The Life Cycle of a Mass Tort
Mass torts are a critical piece of the legal world where thousands of claimants pursue justice for the harm a single entity caused them. But despite how important these lawsuits are for attorneys, not all attorneys understand what goes into the lifecycle of these litigations.
Knowing the process of a mass tort will help you with both identifying a potential case in its earliest stages and how to plan around any unexpected developments that may occur. It’s vital to internalize this life cycle to become an expert in the field and achieve the best possible results.
Types of Mass Torts
Before anything, an attorney must understand the types of mass torts available and what category claims can fall under. There are three any litigator should know off the top of their head: Defective Products, Defective Medical Devices, and Dangerous Drugs Mass Torts.
These titles are all self-explanatory for the claims they represent. Defective Products cover plaintiffs who were injured by a defective product. The difference between Defective Products and Defective Medical Devices is the latter focuses specifically on medicinal products that injured plaintiffs. Dangerous Drugs cover medications that inflicted unknown or unspecified injuries from what was listed on the labeling.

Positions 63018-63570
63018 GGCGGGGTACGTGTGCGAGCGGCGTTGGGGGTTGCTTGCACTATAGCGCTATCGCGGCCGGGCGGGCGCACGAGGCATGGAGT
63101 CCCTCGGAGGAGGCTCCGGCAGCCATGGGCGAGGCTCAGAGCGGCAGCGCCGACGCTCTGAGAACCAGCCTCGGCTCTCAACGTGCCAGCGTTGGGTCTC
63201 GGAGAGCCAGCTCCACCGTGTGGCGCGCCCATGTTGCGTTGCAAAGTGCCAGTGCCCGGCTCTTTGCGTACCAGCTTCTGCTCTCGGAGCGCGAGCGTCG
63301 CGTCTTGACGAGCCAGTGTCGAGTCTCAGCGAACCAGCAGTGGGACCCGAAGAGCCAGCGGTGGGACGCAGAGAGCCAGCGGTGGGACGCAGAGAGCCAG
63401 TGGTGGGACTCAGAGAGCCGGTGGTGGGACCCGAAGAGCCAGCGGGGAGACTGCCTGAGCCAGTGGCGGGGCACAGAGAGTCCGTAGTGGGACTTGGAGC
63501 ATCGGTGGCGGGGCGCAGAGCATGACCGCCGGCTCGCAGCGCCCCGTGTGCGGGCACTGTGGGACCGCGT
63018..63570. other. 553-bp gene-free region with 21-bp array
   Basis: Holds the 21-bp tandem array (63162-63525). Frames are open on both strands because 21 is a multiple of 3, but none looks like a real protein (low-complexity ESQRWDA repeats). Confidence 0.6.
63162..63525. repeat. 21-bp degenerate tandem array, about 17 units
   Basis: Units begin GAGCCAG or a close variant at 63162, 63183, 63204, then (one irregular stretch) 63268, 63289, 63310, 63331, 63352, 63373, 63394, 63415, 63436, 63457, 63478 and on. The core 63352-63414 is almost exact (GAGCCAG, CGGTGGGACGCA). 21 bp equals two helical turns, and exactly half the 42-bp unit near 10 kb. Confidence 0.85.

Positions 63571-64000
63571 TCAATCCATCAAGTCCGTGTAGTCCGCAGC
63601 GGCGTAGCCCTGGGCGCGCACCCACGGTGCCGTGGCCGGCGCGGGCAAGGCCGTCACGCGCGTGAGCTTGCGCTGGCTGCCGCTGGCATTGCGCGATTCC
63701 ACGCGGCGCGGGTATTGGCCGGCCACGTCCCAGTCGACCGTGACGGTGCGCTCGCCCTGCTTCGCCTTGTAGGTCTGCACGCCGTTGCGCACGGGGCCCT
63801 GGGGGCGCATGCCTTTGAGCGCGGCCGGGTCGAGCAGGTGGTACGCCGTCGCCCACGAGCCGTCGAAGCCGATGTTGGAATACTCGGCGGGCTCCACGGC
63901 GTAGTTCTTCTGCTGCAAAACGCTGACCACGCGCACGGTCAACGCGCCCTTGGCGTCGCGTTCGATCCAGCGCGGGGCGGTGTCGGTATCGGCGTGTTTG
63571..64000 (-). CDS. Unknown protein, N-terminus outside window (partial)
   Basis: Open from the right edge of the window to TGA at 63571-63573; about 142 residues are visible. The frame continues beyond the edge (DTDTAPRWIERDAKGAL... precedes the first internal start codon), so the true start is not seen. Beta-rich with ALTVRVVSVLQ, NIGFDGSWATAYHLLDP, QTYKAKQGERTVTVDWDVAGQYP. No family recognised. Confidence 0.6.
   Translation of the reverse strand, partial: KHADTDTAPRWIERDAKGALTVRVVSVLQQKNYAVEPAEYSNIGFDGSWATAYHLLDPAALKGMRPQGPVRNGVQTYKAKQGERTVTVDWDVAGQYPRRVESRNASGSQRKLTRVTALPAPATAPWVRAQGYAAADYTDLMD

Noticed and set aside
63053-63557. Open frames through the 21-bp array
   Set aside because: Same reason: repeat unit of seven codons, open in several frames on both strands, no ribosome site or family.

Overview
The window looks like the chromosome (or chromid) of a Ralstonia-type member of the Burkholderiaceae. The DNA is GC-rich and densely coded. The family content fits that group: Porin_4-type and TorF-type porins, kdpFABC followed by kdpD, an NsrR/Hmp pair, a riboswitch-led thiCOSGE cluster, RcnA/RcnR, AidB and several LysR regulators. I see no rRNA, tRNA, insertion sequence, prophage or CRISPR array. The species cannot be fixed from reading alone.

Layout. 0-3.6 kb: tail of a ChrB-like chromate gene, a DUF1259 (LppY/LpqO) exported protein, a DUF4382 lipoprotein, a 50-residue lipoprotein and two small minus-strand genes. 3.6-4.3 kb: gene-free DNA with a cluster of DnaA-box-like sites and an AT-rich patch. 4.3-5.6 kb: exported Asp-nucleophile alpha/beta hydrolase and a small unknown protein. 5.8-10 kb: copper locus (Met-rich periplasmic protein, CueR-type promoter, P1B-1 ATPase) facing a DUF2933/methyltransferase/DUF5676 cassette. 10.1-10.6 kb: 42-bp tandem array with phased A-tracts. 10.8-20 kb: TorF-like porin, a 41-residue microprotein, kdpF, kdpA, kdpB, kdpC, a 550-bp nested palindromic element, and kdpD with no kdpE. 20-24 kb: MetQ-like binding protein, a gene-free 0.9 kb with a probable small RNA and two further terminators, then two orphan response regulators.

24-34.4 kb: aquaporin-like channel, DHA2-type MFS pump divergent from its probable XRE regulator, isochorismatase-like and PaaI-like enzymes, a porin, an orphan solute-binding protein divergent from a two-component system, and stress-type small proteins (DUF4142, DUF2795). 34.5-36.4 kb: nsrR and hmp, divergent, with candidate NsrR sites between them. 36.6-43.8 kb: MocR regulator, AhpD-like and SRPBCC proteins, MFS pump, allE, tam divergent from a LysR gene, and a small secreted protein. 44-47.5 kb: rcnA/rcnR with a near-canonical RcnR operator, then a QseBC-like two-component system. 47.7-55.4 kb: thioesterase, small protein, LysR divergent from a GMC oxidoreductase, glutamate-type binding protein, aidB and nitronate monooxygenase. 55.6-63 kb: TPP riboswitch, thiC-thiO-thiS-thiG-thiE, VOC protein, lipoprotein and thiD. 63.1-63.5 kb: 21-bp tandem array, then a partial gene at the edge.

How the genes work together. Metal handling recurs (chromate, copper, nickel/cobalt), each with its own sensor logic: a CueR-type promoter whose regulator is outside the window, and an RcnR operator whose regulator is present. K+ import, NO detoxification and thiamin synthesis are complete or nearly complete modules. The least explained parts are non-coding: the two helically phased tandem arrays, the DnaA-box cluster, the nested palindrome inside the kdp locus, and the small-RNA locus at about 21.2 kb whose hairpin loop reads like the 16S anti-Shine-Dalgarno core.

Once a claimant looking for legal aid has been acquired, it’s time to review their records. This is a requirement to determine if these plaintiffs have a case or not. What these files encompass can range from allegations and injuries to years of medical records. This process helps identify outliers that can potentially hamper chances of winning or eliminate the plaintiff as a lead, such as a pre-existing condition.
After reviewing records, a timeline of injuries can be constructed and determine consistencies between clients or claims. The stronger the correlations, the stronger the claim and the stronger the argument.
Ultimately, what these consistencies are can vary from case to case. These details can come from age, severity, or duration and will change how the lawsuit plays out. The more claims or evidence, the more outliers can be corroborated and the stronger the direction the tort can take.
It should be noted these consistencies will also determine the damages rewarded in a favorable ruling depending on the category. Be careful only to include those who qualify according to your criteria.
Filing Your Lawsuit